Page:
Malaysia's law minister denies interfering with Singapore's judicial system

Malaysia's de facto Law Minister Liew Vui Keong said any allegations that he had interefered with Singapore's judicial system were "purely a figment of someone's imagination".
Malaysia's de facto Law Minister Liew Vui Keong said any allegations that he had interefered with Singapore's judicial system were "purely a figment of someone's imagination".PHOTO: LIEW VUI KEONG / FACEBOOK

PETALING JAYA (THE STAR/ASIA NEWS NETWORK) - Malaysia's de facto Law Minister Liew Vui Keong has denied interfering with the Singapore Court of Appeal's decision to stay the execution of Pannir Selvam Pranthaman, a Malaysian citizen convicted of a drug charge.

Mr Liew, who is Minister in the Prime Minister's Department, said "a certain quarter" in Singapore - whom he did not identify - had made serious allegations against him about the matter in the past few days.

"The allegation that I have interfered with their judicial system is totally unfounded and baseless. It's purely a figment of someone's imagination," he said on Sunday (May 26).

Mr Liew said he wanted to place the narrative of events in a correct perspective to avoid further confusion and unnecessary innuendos from some people.

Pannir Selvam, 32, was convicted in 2017 of trafficking 51.84g of diamorphine or heroin at the Woodlands Checkpoint on Sept 3, 2014, and was sentenced to death by hanging.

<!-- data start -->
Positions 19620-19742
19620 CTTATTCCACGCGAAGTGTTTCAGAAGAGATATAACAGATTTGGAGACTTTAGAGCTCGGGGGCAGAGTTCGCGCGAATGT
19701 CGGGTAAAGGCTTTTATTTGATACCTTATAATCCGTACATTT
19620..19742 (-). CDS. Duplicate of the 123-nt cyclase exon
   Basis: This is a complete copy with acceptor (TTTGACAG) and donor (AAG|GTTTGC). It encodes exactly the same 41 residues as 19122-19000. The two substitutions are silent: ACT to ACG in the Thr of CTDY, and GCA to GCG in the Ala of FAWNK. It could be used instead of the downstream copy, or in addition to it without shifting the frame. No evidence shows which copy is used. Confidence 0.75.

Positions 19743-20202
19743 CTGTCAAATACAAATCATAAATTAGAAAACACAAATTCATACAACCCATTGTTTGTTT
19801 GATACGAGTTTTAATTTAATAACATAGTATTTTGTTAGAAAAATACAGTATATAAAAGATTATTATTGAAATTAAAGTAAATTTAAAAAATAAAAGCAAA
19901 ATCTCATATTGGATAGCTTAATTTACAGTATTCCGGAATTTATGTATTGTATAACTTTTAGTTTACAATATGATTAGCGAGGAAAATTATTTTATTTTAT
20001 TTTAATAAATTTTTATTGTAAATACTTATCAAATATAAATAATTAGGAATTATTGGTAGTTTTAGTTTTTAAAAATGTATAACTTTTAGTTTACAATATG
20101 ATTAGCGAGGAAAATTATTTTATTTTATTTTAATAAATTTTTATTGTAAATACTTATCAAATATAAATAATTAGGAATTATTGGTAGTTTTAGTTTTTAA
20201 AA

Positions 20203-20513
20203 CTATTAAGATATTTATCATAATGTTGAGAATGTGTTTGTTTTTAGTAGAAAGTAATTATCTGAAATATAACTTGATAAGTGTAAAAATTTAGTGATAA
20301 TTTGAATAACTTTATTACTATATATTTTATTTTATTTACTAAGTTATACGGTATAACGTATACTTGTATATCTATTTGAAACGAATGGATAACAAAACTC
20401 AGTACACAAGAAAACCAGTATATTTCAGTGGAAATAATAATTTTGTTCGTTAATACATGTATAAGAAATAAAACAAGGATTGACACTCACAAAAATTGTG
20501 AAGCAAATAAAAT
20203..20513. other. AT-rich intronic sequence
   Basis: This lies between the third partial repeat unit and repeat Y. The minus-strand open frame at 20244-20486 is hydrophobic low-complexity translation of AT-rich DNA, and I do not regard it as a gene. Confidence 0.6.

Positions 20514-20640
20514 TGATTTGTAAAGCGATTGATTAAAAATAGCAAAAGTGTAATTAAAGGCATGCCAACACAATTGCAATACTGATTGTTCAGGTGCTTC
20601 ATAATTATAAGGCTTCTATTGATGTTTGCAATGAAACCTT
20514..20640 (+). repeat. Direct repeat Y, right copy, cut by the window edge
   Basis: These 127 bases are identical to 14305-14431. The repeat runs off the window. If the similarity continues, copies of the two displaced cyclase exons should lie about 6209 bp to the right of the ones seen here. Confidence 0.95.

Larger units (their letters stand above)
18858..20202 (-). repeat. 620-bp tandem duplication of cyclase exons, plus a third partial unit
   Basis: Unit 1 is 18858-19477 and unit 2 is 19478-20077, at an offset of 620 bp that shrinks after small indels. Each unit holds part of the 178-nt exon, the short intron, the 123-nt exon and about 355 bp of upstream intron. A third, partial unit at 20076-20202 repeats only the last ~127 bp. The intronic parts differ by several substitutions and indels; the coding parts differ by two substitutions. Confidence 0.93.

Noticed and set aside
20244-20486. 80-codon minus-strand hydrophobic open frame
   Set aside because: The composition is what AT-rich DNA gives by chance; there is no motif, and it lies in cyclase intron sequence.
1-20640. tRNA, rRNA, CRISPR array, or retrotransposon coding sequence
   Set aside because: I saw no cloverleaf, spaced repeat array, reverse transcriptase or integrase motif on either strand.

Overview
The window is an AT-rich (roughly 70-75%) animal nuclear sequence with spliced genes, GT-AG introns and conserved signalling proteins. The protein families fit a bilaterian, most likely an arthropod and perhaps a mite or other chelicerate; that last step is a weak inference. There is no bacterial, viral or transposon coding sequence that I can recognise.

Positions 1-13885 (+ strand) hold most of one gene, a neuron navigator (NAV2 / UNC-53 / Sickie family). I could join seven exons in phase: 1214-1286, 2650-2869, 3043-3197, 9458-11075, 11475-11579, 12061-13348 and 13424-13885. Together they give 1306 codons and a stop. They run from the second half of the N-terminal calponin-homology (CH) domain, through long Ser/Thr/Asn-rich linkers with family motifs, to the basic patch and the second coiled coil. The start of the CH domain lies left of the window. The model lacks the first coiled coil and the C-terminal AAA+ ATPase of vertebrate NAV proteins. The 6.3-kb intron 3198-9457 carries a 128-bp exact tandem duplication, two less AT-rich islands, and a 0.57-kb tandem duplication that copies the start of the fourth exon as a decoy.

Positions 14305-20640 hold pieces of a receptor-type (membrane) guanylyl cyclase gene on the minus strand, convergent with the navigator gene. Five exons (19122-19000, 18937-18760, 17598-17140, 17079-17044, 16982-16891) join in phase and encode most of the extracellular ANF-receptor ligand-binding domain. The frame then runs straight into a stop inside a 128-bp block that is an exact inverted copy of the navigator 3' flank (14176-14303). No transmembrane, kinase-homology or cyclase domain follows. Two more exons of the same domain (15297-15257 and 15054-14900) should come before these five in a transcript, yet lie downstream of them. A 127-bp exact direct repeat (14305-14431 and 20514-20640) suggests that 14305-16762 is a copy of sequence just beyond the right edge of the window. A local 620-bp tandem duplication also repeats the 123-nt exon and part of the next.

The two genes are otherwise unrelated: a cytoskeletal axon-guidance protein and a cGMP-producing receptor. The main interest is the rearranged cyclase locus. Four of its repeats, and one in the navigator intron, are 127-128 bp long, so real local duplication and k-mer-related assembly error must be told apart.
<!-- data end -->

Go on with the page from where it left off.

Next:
Singapore President Halimah Yacob later rejected a clemency appeal from his family.

Pannir Selvam then filed an application for a stay of execution before the Singapore Court of Appeal on May 22, two days before he was due to be executed in Changi Prison.

 
 

The court, after hearing submissions from Pannir Selvam's lawyer the next day, granted a stay of execution.

Mr Liew said he was notified last Monday about the impending execution by rights group Lawyers for Liberty.

At about the same time, Pannir Selvam's family issued a press release urging Mr Liew and the Malaysian government to look into the matter.

Mr Liew said he managed to speak to Singapore's Senior Minister of State for Law last Wednesday afternoon.

"As time was pressing, I sought our Foreign Minister's blessings to communicate with the Singapore government and to write an e-mail to them where I made a representation based on valid legal grounds," he said.

Last Friday - a day after the Singapore Court of Appeal decision - Singapore's Law and Home Affairs Minister K. Shanmugam was reported saying that Singapore could not make exceptions for Malaysians sentenced to death for their offences, as it would undermine the rule of law in the Republic.